Workers at Connaught School for Girls in Waltham Forest ended a three-day strike on Thursday in a battle over pay. NEU union members are demanding the higher inner London pay rate at the outer London school.
Paul is an NEU rep at the school. “We’ve had a really good week picketing,” he told Socialist Worker. “The mood has been excellent. Local activists including people in the Labour Party have leafletted other schools with us.
“We have built up a level of activity and confidence.”
Workers had already taken four days of strikes before this week’s three-day walkout. If the dispute is not resolved, they plan more strikes on 1, 2, 3, 9 and 10 May. And they have had lots of messages of support, including from the NEU president and ex-president.
Paul said, “Our members are crystal clear that they have been more than reasonable in trying to resolve the dispute. But union officials have said there’s been no attempt to contact them. We are always willing to talk. But talks have to be on the basis that there is a serious offer.”
Five other schools in the north east London borough already pay teachers the inner London pay rate. “If you’re a teacher in Waltham Forest, you know there’s the potential to earn more,” said Paul. “Teachers have shown they are committed to staying in our school.
“But the cost of living is going up. We need to feel valued.”
The action comes after the NEU agreed to launch a “vigorous campaign” over pay at its annual conference in Brighton last month. The union has demanded a 5 percent rise following years of real-terms pay cuts.
Other local pay fights are taking place too. In East Sussex, NEU members across five schools are set to strike on 24 April and 3 May.
The walkouts will hit Priory School Lewes, Uckfield Community Technology College, St Catherine’s College Eastbourne, Peacehaven Community School and Seaford Head School. Newer and lower paid workers have been denied the 2 percent pay rise that was recommended by the School Teachers’ Pay Review Body.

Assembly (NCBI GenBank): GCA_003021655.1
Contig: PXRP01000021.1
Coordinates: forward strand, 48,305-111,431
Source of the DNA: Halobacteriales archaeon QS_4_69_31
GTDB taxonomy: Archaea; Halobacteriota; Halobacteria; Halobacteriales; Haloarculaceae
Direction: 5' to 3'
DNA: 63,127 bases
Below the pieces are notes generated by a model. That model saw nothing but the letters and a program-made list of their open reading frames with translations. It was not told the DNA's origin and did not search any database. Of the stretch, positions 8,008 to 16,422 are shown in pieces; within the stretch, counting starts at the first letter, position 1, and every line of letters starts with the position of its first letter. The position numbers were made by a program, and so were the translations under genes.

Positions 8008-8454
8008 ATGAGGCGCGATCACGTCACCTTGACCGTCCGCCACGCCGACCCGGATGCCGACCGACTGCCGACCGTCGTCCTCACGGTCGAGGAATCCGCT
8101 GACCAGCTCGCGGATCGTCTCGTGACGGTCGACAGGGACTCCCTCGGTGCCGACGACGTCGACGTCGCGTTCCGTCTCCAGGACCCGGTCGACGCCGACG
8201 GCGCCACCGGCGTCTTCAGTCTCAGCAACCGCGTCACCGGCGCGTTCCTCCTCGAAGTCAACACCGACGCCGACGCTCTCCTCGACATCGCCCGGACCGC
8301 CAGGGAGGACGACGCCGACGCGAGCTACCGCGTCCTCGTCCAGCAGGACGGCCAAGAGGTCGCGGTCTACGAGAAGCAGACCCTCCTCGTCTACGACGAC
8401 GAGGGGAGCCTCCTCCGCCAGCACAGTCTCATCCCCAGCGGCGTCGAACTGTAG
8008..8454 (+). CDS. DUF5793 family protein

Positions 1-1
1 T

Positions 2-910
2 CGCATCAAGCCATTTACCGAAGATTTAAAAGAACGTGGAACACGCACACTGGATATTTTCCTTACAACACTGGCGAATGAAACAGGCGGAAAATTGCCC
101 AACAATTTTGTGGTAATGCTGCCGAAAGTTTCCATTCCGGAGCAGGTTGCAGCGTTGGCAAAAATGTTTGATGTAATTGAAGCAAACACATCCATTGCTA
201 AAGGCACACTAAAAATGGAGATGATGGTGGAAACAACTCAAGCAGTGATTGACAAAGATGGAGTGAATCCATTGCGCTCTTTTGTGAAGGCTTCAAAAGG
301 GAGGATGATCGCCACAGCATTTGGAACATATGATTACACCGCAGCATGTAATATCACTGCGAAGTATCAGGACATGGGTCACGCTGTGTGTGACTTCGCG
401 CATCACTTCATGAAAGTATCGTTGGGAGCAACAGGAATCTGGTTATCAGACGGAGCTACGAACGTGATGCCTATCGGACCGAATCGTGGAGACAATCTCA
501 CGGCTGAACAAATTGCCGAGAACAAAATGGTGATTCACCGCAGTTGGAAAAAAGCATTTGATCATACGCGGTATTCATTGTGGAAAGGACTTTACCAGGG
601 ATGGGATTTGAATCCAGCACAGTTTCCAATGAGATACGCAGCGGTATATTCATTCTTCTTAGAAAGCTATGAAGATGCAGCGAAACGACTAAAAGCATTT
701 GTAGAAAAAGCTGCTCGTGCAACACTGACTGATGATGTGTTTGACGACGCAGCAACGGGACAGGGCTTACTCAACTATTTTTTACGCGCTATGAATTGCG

NEU rep Phil Clarke said, “I can see no good argument why teachers should be paid less in East Sussex than in most of the rest of the country.
“This will only discourage teachers from working in East Sussex schools.”
Paul said the Connaught strike is driven by concern about the recruitment and retention of teachers. “If we can’t recruit and retain teachers, it damages children’s education,” he said. But he added that moves by the national union to fight over pay have boosted morale.
“We can see that our strikes are part of a much bigger campaign over pay,” he said.
Newham says no to academy plans
Newham, east London school strikes against academisation continued this week as workers walked out at Avenue Primary, now on their 14th day of action. NEU union members at nearby Cumberland Secondary saw its seventh day of strikes.
And six more days of action are planned for the next two weeks.
Education workers are striking because of a proposed takeover of the schools from a Multi Academy Trust (MAT).
Despite a very clear message that staff want to keep their schools with the local authority, at neither school have the governing bodies even met to discuss the situation.
NEU union joint secretary Kevin Courtney came to Cumberland the day before the strikes this week and met the Head and Chair of Governors in an effort to resolve the dispute.
Bosses claim that they are legally bound to continue with academisation plans. But the union has shown that the employer's argument is bogus.
The governing body is perfectly able to vote against academisation and withdraw their application to become part of a MAT.
For many staff, and for parents who joined the picket on this week's strike, the threat to inclusion is one aspect driving their determination to fight.
Sharon, a parent of two Special Education Needs (SEN) students said, “In an academy they'll get pushed out and forgotten about”.
Addressing the gathering, Sharon's daughter Hope explained, “We're not being told what is happening but the changes to inclusion are already having an impact”.
SEN teacher Steve challenged the way that the progress of SEN students was being presented by the management.
Staff expressed their distrust of the raft of new interventions that had hit staff and students through the year, many coming from the CEO of the proposed MAT. Teachers said they worried that, “the passion and caring staff of our school won't fit the data-driven academy model”.
The campaign in Newham is having an effect. The governing body at Eastlea secondary school met in the Easter holidays and voted against academisation.
And at Calverton Primary, the NEU members are proceeding to an indicative ballot for strikes.
It is the pressure of action in defence of community schools that is driving the direction of travel away from the MATs and the private interests they serve.
by Miriam Scharf